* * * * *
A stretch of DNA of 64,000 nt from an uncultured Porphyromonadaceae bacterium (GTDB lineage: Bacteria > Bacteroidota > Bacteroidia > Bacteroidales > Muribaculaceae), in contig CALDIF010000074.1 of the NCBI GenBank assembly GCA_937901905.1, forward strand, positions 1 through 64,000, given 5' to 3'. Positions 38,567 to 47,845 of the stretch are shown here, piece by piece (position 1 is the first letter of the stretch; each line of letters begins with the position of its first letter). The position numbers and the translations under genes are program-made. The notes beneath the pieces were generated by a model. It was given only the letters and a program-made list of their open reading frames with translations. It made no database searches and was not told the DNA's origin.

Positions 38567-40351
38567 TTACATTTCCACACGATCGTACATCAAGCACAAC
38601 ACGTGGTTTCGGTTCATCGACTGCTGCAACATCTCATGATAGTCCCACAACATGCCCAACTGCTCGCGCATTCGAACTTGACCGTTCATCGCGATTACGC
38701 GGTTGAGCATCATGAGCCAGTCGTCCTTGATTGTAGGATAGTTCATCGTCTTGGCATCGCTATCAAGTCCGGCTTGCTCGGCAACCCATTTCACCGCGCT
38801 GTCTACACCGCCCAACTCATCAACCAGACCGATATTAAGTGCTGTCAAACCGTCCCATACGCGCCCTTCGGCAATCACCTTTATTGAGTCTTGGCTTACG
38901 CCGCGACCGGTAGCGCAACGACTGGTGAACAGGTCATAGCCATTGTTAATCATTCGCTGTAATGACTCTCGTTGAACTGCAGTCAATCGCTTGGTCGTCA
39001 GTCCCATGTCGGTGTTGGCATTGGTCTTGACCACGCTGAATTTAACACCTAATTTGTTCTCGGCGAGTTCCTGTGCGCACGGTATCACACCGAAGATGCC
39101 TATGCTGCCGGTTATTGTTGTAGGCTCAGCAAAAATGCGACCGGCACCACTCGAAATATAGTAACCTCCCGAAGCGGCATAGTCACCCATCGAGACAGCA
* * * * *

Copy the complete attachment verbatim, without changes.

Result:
A stretch of DNA of 64,000 nt from an uncultured Porphyromonadaceae bacterium (GTDB lineage: Bacteria > Bacteroidota > Bacteroidia > Bacteroidales > Muribaculaceae), in contig CALDIF010000074.1 of the NCBI GenBank assembly GCA_937901905.1, forward strand, positions 1 through 64,000, given 5' to 3'. Positions 38,567 to 47,845 of the stretch are shown here, piece by piece (position 1 is the first letter of the stretch; each line of letters begins with the position of its first letter). The position numbers and the translations under genes are program-made. The notes beneath the pieces were generated by a model. It was given only the letters and a program-made list of their open reading frames with translations. It made no database searches and was not told the DNA's origin.

Positions 38567-40351
38567 TTACATTTCCACACGATCGTACATCAAGCACAAC
38601 ACGTGGTTTCGGTTCATCGACTGCTGCAACATCTCATGATAGTCCCACAACATGCCCAACTGCTCGCGCATTCGAACTTGACCGTTCATCGCGATTACGC
38701 GGTTGAGCATCATGAGCCAGTCGTCCTTGATTGTAGGATAGTTCATCGTCTTGGCATCGCTATCAAGTCCGGCTTGCTCGGCAACCCATTTCACCGCGCT
38801 GTCTACACCGCCCAACTCATCAACCAGACCGATATTAAGTGCTGTCAAACCGTCCCATACGCGCCCTTCGGCAATCACCTTTATTGAGTCTTGGCTTACG
38901 CCGCGACCGGTAGCGCAACGACTGGTGAACAGGTCATAGCCATTGTTAATCATTCGCTGTAATGACTCTCGTTGAACTGCAGTCAATCGCTTGGTCGTCA
39001 GTCCCATGTCGGTGTTGGCATTGGTCTTGACCACGCTGAATTTAACACCTAATTTGTTCTCGGCGAGTTCCTGTGCGCACGGTATCACACCGAAGATGCC
39101 TATGCTGCCGGTTATTGTTGTAGGCTCAGCAAAAATGCGACCGGCACCACTCGAAATATAGTAACCTCCCGAAGCGGCATAGTCACCCATCGAGACAGCA